Asterisk denotes entries on real places.
An expected insurance check has Walter Lee planning a business venture, but the scheme involves disreputable characters and the sale of liquor. Realizing that the cramped quarters of the apartment is detrimental to her family in much the same way that it is harmful to a houseplant that she is trying to nurture, Lena uses half the insurance money as a down payment on a three-bedroom house in Clybourne Park with a yard large enough for a garden.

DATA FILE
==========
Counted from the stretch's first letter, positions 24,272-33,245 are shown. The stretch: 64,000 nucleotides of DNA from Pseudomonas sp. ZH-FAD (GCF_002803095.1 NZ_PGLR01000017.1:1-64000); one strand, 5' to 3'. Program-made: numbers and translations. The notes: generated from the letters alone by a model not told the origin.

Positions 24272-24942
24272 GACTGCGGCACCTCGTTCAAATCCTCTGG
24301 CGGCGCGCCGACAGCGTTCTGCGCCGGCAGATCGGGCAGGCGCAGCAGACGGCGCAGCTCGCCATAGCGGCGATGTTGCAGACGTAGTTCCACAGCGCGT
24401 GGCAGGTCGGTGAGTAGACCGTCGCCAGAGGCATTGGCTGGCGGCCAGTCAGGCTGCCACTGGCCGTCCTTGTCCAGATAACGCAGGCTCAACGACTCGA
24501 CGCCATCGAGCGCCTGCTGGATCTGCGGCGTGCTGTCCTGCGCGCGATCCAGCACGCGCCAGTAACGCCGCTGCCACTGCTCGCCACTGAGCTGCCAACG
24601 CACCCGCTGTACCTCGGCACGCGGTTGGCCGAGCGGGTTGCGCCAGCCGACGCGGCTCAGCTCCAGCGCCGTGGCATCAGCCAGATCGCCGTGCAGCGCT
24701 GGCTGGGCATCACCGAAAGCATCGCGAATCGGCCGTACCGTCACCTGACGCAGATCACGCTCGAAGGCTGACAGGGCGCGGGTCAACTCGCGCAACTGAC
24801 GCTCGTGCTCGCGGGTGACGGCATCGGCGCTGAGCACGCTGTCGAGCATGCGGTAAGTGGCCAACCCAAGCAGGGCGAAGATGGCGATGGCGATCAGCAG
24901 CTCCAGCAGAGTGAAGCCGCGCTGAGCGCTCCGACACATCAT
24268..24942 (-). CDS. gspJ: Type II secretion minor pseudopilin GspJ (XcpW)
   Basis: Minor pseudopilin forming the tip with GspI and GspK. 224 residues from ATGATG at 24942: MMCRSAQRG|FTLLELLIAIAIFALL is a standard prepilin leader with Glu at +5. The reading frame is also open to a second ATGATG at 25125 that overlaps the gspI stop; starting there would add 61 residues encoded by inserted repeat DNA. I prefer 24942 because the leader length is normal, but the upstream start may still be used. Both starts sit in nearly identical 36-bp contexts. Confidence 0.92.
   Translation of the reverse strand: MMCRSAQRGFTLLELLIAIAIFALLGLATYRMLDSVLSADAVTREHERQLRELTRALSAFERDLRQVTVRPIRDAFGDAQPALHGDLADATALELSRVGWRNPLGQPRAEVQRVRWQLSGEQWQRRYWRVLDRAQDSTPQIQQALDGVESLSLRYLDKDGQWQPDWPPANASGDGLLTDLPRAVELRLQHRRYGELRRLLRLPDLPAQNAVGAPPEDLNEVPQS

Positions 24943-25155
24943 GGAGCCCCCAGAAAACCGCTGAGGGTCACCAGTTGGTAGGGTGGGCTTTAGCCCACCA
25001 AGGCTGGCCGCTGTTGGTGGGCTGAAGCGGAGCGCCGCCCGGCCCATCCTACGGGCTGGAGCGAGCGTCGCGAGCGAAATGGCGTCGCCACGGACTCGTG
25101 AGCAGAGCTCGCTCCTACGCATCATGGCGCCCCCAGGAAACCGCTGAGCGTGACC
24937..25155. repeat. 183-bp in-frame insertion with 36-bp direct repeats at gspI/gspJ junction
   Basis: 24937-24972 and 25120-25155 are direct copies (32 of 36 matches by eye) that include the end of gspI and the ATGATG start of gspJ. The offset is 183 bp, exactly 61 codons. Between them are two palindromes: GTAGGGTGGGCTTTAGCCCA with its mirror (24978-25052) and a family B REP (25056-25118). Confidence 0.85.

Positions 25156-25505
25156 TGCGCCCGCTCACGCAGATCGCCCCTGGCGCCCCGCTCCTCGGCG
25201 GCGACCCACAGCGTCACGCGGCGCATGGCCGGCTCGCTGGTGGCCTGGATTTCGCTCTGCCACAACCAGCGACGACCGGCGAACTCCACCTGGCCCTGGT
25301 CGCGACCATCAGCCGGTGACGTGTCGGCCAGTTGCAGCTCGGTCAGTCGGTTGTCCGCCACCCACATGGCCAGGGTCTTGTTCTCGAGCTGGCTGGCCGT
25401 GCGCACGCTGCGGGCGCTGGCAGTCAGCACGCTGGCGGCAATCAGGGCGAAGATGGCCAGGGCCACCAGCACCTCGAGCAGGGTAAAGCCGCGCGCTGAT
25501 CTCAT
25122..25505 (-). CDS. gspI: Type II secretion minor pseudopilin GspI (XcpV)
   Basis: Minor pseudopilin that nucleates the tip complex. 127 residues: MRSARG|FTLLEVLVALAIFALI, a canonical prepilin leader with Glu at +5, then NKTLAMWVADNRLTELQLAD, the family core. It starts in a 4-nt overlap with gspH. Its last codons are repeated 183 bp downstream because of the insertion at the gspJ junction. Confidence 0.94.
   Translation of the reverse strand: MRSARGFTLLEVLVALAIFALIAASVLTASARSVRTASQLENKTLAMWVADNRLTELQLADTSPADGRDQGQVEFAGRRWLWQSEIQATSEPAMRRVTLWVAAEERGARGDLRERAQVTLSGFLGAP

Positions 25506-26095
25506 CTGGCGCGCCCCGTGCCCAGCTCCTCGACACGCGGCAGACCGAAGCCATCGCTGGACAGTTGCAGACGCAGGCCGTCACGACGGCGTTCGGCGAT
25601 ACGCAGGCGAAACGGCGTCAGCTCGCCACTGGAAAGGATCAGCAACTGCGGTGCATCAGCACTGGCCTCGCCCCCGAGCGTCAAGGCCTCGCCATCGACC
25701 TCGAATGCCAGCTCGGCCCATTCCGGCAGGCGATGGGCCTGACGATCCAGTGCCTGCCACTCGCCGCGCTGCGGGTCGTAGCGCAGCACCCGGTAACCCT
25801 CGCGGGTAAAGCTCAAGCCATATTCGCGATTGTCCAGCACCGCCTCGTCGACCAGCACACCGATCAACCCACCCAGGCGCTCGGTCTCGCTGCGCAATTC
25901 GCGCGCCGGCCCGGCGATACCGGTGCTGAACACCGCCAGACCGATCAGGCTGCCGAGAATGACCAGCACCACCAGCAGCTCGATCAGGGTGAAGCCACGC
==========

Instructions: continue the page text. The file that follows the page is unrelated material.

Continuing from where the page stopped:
Clybourne Park. White residential area of Chicago in which Lena makes a down payment on a house. Not considering the potential racial problems her family may face, she chooses the neighborhood because she wants “the nicest place for the least amount of money” for her family. After she makes the down payment, however, the Youngers are visited by a man representing Clybourne Park’s white residents, who offers to buy the house back at a price that will give them a profit. Walter Lee, who has squandered half the insurance payment in a bad investment, considers the offer but ultimately decides that his family has earned the right to live in a better neighborhood. As Lena leaves the family’s South Side apartment, she takes her plant, suggesting that it and her family will thrive in the sunlight of the new house. (When Lorraine Hansberry was a child, her father tried to move his family into a white neighborhood and had to win a court case to do so.)